Surveillance

"Weak"

Surveillance Review


Digital filmmaking technology can be a dangerous thing. On the one hand, it opens up affordable avenues of production to virtually everyone. On the other hand, it leads to a flood of movies on the market that have been made for less than the cost of printing your Christmas cards.

Which, in the case of Surveillance, is apparently the case.

The film's conceit is this: Digital video was not simply used for cost concerns, but because it is integral to the story. In the picture, a private eye named Trip Stevens (Stephen Triplett -- get it?) is hired by a becoming redhead named Junis Rozma (Jacqueline Carroll) to locate her missing brother "C. Fred." Trip, with his team of Charlie's Angels-lite helpers, quickly learns that Fred's dead, baby, and soon he is wrapped up in a convoluted web of trickery that revolves around a porky cop, his inexlicable "fake prostitution stings," a Russian limo driver, and a video dating service. Think of it as a backyard, undergrad version of Chinatown.

As Trip is a P.I., the entire film is told from the perspective of alleged surveillance and hidden cameras. (Interesting idea, but it turns out that just about everyone carries a "hidden camera" or two with them, all the time, thus ruining that angle.)

Unfortunately, the lack of attention paid to Surveillance (its really snazzy presskit aside) shows through at the seams. A two-hour running time is far too long to keep an audience seated without a score or, at the very least, some better acting than we're treated to here. Triplett may be funny as a sketch-comedy player on Talk Soup, but his mooning antics grow tiresome quickly in a feature film format (which, I might point out, is not supposed to be a comedy). A raft of other semi-improvising and otherwise out-of-work actors (with the notable exception of Carroll's femme fatale) doesn't help matters.

While Surveillance makes good use of the photographic options of DV, it ends up relying more on handheld bouncy-cam footage a la The Blair Witch Project than anything else. Rotten sound design leaves much of the film hard to make out aurally -- a problem that would have been largely avoided had an aggressive editor chopped about 80 minutes of fat out of the film.

Surveillance ultimately has a few charming moments but feels more like a weekend film school project than the daringly experimental feature it desperately wants to be. Nice try.

Yep.



Surveillance

Facts and Figures

Run time: 97 mins

In Theaters: Thursday 31st July 2008

Box Office Worldwide: $1M

Budget: $3.5M

Distributed by: Magnet Releasing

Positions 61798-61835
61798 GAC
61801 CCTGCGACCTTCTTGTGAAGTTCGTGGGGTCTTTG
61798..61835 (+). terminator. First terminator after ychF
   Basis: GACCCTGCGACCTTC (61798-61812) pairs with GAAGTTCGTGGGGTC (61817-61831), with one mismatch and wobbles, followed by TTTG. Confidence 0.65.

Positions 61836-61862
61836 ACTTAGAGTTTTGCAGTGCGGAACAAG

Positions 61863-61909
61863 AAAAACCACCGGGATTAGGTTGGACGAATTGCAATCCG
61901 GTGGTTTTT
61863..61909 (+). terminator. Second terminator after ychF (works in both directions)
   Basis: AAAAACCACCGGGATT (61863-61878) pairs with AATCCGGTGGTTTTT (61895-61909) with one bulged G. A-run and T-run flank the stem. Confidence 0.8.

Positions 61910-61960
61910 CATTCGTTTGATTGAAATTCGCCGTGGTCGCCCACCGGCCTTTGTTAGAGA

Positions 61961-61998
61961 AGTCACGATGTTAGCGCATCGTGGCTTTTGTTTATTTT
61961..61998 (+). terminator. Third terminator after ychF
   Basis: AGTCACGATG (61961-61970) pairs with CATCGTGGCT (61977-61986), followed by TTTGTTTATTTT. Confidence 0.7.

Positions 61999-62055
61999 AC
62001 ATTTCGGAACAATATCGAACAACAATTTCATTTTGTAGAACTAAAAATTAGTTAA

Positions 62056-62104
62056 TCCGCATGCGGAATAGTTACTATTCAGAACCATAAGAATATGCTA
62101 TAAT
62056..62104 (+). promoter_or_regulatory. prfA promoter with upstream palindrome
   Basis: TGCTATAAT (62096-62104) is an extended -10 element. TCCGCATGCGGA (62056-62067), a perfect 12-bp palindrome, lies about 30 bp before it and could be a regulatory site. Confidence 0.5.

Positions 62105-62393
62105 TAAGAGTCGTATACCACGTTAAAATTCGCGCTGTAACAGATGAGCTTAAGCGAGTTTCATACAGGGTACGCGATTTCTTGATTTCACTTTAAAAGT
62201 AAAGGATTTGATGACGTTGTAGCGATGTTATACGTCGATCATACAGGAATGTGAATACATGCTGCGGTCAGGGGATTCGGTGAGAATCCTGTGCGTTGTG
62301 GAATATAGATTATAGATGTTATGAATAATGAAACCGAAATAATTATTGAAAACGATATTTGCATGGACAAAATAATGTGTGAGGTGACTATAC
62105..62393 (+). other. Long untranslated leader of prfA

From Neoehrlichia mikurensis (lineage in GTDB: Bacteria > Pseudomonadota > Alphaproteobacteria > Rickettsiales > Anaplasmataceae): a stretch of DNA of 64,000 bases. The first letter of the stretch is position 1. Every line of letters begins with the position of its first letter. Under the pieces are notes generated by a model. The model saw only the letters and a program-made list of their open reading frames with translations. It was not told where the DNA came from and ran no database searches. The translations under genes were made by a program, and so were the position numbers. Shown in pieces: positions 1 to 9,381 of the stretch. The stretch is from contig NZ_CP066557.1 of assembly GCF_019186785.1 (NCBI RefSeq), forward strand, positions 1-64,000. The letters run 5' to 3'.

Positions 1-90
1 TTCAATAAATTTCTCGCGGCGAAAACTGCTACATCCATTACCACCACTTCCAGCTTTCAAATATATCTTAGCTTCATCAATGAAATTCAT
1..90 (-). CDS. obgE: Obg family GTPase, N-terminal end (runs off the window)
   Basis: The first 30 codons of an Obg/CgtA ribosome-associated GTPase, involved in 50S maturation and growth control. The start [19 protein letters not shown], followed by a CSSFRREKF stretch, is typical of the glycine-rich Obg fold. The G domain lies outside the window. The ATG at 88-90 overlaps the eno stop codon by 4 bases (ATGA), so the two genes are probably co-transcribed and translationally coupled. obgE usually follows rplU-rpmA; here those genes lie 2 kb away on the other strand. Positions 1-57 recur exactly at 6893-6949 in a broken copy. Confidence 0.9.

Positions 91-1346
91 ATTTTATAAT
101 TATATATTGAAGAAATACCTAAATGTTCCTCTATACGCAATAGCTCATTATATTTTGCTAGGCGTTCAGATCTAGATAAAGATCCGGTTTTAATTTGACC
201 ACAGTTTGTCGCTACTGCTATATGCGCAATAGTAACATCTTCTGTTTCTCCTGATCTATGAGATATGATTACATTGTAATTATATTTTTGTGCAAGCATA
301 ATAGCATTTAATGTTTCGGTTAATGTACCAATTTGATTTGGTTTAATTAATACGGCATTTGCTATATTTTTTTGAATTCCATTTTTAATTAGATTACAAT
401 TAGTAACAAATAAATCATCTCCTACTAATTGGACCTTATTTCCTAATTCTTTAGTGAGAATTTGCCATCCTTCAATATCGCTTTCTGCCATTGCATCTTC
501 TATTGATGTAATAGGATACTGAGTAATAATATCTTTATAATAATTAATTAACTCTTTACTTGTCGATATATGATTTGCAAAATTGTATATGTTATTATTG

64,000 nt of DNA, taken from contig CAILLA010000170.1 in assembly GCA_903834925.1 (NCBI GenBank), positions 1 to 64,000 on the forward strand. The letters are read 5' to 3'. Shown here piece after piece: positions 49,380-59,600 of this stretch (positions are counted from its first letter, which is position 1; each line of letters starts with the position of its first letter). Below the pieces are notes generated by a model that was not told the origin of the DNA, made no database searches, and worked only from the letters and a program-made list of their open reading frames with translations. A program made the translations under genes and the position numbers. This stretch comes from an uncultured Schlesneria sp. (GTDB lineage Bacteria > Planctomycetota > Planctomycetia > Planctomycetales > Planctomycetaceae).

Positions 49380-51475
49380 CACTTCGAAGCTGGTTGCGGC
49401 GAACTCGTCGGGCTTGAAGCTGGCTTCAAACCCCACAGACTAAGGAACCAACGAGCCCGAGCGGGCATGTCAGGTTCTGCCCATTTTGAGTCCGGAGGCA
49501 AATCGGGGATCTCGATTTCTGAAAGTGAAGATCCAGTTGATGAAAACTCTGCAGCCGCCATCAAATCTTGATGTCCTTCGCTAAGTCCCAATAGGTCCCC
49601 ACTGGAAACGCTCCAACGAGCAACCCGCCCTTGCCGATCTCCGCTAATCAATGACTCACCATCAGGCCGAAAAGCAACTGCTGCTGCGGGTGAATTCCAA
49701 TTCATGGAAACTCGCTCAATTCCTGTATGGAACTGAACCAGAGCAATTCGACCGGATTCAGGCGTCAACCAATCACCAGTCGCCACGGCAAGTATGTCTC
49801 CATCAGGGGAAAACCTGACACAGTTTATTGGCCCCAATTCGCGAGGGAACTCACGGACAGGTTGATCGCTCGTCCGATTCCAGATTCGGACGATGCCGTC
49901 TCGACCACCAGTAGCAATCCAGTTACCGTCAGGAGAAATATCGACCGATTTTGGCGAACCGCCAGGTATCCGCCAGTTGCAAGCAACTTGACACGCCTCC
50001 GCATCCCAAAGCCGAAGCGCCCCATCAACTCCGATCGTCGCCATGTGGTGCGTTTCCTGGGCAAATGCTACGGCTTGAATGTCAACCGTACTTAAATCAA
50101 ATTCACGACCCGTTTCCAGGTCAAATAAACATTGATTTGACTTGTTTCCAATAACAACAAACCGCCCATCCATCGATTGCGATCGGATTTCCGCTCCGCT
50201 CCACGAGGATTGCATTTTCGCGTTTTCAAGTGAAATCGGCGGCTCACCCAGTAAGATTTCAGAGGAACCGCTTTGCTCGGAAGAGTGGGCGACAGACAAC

Production compaines: Blue Rider Pictures, Lago Films

Reviews

Contactmusic.com: 2 / 5

Rotten Tomatoes: 55%
Fresh: 40 Rotten: 33

IMDB: 6.4 / 10

Cast & Crew

Starring: as Elisabeth Anderson, as Sam Hallaway, as Bobbi Prescott, as Janet, as Dad (Steven), David Gane as Grocery Man, Gill Gayle as Degrasso, Kent Harper as Bennett, as Billings, Shannon Jardine as Elaine Meyer, Angela Lamarsh as Maid, Gerald Lenton-Young as Coroner, Mac Miller as Johnny, Charlie Newmark as Wright, as Mom, as Stephanie, Anita Smith as Tina, as Jim Conrad, Josh Strait as Keith, Kent Nolan as David

Contactmusic


Links



Advertisement

New Movies

Wind River Movie Review

Wind River Movie Review

After writing the superb Sicario and Hell or High Water, Taylor Sheridan moves back into...

The Vault Movie Review

The Vault Movie Review

Filmmakers Dan Bush and Conal Byrne attempt a mash-up of a frantic heist movie with...

Goon: Last of the Enforcers Movie Review

Goon: Last of the Enforcers Movie Review

The 2012 Canadian comedy Goon was one of those surprising little films that snuck up...

Detroit Movie Review

Detroit Movie Review

After The Hurt Locker and Zero Dark Thirty, Kathryn Bigelow and Mark Boal reteam to...

Logan Lucky Movie Review

Logan Lucky Movie Review

Good news: Steven Soderbergh's well-publicised retirement from directing only lasted about four years. He's back...

American Made Movie Review

American Made Movie Review

An enjoyably freewheeling tone and Tom Cruise's star wattage combine to make this an entertaining...

An Inconvenient Sequel: Truth to Power Movie Review

An Inconvenient Sequel: Truth to Power Movie Review

It's been a decade since Al Gore's wake-up-call documentary won the Oscar. And here he...

Advertisement
The Hitman's Bodyguard Movie Review

The Hitman's Bodyguard Movie Review

It really doesn't matter that this movie is utterly ridiculous, because the central pairing of...

Final Portrait Movie Review

Final Portrait Movie Review

A relaxed, amusing true story about noted Swiss painter and sculptor Alberto Giacometti, this sharply...

Tom of Finland Movie Review

Tom of Finland Movie Review

Finnish artist Tuoko Laaksonen used the name "Tom of Finland" as he drew explicit illustrations...

A Ghost Story Movie Review

A Ghost Story Movie Review

Filmmaker David Lowery reunites the stars from his offbeat Western Ain't Them Bodies Saints for...

Atomic Blonde Movie Review

Atomic Blonde Movie Review

From the co-director of John Wick, this similarly styled action romp puts Charlize Theron front...

Girls Trip Movie Review

Girls Trip Movie Review

This movie's premise basically sounds like The Hangover with added black girl power. But it's...

Captain Underpants: The First Epic Movie Movie Review

Captain Underpants: The First Epic Movie Movie Review

There's so much manic energy in this animated action comedy that it can't help but...

Advertisement
Artists
Actors
    Filmmakers
      Artists
      Bands
        Musicians
          Artists
          Celebrities
             
              Artists
              Interviews
                musicians & bands in the news
                  actors & filmmakers in the news
                    celebrities in the news

                      Go Back in Time using our News archive to see what happened on a particular day in the past.